Trent L | College, ADHD and getting diagnosed

Trent L | College, ADHD and getting diagnosed

Grade school was fine — easy enough to graduate top of my class and get into a really good college. SATs weren’t great, but I had the GPA and extracurriculars to make it happen. College was a different grind, though and the struggle became real. I couldn’t retain the info at lectures, couldn’t sit still flipping through endless textbook pages, and I could never organize my workflow.

To survive and keep the grades up, I found a working formula of magical drug Adderall (purchased from friends) plus all-nighters before my exams. It wasn’t the best, but it worked. It seemed so easy for other people. “What is wrong with me?” I’d ask myself. The constant grind, paired with this inexplicable struggle, resulted in depression during my sophomore year.

When I started reading up on ADHD, the puzzle pieces began to fall in place. When I first attempted to talk about my issues with my parents, and my desire to get tested, I received a bit of pushback. You see, my brother was diagnosed in elementary school and prescribed Ritalin. I was supposed to be “nothing like him.” But eventually, I got the appointment, took the test and received the diagnosis. ADHD. Boom.

I wish I can say it was all uphill from there, but it wasn’t. I had this bit of clarity and could answer “why”, but my brain was still my brain. What I came to realize was that the more I understood how my brain worked, the better I could live with ADHD.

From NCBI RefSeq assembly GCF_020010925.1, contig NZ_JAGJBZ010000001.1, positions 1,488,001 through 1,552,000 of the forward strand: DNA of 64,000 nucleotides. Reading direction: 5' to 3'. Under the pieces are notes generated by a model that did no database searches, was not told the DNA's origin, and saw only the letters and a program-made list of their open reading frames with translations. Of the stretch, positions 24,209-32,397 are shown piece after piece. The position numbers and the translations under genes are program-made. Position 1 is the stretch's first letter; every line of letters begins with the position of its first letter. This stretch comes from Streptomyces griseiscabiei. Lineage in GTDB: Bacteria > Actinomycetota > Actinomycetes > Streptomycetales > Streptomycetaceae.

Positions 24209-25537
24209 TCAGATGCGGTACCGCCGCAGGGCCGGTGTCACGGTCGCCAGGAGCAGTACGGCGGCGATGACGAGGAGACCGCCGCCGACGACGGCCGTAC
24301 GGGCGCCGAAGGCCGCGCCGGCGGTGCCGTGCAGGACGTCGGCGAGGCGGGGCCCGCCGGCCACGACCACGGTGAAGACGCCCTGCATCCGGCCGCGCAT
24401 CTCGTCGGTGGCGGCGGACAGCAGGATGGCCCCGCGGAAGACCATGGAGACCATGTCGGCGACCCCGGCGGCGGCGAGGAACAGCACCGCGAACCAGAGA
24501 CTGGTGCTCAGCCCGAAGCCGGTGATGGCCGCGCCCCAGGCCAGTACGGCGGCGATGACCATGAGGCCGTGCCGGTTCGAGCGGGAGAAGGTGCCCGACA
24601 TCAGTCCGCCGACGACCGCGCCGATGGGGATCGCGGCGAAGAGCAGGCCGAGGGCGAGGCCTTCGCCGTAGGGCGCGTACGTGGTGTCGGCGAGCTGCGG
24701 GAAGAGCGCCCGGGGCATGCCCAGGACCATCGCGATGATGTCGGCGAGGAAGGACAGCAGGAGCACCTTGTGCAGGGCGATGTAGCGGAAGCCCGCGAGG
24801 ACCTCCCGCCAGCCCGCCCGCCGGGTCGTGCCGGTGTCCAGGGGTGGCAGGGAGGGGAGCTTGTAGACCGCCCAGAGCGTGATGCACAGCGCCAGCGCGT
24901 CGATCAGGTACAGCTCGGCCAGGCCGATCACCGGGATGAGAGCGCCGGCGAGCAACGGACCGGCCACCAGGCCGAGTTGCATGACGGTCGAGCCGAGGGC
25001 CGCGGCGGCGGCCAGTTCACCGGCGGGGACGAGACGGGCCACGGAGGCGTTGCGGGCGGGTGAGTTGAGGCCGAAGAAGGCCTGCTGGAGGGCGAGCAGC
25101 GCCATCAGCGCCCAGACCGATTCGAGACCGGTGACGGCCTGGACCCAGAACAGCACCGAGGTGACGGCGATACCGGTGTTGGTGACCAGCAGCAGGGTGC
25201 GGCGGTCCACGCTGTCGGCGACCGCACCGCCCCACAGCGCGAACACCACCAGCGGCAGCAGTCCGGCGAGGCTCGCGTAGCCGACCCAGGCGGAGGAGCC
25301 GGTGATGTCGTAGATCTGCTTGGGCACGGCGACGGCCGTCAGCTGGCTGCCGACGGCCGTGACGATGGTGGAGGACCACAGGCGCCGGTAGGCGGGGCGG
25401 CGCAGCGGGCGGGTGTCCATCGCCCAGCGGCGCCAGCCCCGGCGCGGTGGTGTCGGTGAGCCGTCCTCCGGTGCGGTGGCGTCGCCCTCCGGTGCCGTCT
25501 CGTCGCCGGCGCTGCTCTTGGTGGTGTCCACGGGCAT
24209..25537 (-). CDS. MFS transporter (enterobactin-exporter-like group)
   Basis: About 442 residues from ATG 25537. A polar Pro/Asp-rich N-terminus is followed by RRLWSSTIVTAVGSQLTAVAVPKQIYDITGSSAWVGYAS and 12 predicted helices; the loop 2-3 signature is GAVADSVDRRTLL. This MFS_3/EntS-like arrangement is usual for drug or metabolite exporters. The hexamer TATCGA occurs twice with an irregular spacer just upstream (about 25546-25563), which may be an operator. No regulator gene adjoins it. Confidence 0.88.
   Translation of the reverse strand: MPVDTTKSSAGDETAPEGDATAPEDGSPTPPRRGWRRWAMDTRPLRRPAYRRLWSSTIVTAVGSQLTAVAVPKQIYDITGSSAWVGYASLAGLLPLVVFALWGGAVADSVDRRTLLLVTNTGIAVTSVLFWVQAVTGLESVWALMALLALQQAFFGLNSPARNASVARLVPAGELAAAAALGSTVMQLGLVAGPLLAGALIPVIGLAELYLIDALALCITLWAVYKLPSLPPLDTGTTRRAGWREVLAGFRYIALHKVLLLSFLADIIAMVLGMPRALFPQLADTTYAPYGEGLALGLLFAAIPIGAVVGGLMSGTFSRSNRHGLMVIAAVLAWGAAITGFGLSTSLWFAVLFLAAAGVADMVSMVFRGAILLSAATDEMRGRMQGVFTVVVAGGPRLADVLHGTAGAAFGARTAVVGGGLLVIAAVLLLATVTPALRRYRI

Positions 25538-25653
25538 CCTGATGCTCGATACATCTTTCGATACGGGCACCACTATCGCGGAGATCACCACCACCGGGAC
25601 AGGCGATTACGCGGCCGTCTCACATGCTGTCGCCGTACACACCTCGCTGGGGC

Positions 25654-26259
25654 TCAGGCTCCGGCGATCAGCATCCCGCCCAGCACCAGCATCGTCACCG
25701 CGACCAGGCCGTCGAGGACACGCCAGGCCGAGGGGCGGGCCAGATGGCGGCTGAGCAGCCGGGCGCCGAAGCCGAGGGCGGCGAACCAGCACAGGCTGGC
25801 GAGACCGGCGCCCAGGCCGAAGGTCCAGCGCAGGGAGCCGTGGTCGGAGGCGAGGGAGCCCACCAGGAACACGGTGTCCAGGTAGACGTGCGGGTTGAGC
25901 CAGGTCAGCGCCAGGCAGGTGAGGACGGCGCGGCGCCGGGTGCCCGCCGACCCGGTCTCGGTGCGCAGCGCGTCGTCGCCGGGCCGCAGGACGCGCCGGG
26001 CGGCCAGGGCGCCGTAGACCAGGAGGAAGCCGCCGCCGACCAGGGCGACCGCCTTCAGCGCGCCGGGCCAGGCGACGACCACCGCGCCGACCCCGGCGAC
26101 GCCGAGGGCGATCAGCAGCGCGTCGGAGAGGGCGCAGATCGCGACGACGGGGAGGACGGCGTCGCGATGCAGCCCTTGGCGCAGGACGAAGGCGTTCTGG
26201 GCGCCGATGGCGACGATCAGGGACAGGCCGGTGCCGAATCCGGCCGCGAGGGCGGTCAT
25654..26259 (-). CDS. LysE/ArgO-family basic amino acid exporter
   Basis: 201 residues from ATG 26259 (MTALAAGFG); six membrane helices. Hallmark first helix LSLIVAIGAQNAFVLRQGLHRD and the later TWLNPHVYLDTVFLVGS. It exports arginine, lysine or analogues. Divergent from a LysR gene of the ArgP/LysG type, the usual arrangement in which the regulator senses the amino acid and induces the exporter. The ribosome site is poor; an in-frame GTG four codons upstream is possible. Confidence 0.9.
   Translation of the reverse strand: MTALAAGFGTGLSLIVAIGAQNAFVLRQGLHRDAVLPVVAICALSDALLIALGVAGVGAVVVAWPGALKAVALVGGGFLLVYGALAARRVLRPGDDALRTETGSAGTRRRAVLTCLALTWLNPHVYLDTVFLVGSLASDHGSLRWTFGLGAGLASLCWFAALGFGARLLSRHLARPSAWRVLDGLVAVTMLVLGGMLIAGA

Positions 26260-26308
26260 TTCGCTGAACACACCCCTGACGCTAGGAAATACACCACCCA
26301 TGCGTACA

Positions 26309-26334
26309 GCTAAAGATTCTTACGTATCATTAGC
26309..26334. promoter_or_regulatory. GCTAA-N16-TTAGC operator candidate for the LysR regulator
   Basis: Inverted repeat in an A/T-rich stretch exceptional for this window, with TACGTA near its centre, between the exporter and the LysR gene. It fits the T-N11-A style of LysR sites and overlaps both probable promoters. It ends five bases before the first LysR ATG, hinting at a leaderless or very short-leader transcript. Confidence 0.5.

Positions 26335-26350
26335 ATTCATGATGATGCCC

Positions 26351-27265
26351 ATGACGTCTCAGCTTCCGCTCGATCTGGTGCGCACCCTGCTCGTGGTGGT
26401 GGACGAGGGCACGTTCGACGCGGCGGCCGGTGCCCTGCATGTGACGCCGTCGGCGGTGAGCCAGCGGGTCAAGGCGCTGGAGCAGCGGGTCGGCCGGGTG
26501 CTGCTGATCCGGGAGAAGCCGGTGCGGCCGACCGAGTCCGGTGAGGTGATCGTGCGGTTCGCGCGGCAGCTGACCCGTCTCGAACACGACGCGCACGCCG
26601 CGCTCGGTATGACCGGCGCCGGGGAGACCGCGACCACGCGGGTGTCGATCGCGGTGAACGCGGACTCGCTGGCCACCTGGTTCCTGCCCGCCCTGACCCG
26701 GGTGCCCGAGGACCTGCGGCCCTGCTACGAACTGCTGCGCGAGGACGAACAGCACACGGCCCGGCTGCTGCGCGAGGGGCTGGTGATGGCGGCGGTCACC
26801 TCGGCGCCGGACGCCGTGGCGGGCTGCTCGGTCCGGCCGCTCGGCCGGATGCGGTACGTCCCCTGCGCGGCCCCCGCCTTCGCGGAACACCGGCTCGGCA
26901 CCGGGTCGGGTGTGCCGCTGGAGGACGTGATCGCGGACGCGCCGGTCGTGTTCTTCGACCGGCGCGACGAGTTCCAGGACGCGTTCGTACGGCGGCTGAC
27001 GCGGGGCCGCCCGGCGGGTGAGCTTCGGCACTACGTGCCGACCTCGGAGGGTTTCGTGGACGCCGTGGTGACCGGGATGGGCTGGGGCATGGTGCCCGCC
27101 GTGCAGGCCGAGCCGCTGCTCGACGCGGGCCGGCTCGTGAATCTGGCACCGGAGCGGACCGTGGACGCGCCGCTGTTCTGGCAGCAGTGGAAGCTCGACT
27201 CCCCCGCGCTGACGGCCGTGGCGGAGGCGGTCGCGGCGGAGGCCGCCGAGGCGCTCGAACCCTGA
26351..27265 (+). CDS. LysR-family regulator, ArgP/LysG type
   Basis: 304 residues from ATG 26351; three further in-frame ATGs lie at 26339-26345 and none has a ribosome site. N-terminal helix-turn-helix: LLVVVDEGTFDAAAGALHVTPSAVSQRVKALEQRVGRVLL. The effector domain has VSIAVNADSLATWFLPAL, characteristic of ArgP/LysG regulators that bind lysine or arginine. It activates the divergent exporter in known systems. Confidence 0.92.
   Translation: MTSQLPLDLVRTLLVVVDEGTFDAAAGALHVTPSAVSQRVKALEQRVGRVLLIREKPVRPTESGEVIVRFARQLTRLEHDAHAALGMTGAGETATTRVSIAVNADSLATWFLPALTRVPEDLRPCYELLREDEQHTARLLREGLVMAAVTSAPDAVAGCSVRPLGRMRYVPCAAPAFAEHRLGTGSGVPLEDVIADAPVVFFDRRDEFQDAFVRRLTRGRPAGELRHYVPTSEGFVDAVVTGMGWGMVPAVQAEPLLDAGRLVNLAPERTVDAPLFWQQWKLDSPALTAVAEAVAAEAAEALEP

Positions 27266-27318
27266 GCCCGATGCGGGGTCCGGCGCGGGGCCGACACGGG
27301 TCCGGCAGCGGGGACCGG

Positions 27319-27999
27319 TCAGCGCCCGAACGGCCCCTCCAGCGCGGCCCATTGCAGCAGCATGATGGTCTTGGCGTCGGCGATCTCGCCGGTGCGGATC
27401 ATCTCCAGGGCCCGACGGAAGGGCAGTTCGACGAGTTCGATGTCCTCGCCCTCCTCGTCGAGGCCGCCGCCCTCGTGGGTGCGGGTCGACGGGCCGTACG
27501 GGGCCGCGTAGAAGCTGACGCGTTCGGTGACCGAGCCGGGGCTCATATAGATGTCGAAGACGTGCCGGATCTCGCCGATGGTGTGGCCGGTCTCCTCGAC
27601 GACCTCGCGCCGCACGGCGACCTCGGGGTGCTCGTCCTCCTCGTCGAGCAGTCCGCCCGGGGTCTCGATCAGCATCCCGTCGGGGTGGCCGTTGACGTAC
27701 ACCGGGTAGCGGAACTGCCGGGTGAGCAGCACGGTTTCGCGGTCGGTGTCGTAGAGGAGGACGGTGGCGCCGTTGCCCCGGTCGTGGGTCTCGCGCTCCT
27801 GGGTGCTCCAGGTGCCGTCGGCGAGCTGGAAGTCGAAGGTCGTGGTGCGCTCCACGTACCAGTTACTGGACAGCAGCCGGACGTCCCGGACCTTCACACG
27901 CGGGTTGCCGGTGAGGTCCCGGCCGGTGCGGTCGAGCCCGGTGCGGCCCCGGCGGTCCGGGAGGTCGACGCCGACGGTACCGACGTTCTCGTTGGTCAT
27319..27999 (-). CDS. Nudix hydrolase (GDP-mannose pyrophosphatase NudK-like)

It still affects me every day — with daily tasks, at work, in friendships, and with the ones I love. It does hurt when you hear those close to you say that ADHD isn’t real, that everyone is a little ADHD, that you’re just being lazy. Some take the time to understand. I actually had a manager of mine do some reading on it which helped structure the way we worked together. But that’s not always the case.

I can’t really blame them though. Everyone has their own struggles.

As I’ve gotten older, I now think of my ADHD as just another layer of who I am, mixed in with all the other layers that make up me. Some layers help, some hinder, some do both. And this goes for everyone — my layers are different than yours and we are all trying to get by in this complex thing we call life.


About the Author

Trent is an outdoor enthusiast working as a producer and advertising professional in NYC. He's wearing the ADHBees Mascot Hat.

The views expressed in this article are the views of the author and do not necessarily represent the views of the Mental Health League. This content is for informational purposes only, even if and to the extent that this article features the advice of physicians and medical practitioners. This article is not, nor is it intended to be, a substitute for professional medical advice, diagnosis, or treatment, and should never be relied upon for specific medical advice. If you need help, text HOME to 741 741 for 24/7, 365 support from the Crisis Text Line. Please follow our Community Guidelines when commenting below.

1 comment

Maria Janice Gomez

I am a 30 year old mom with ADHD and thanks to my kids I finally realized that Ive been having ADHD my whole life since I could remeber going back through my whole life how ADHD impacted my life. I was able to put all the puzzles pieces together.

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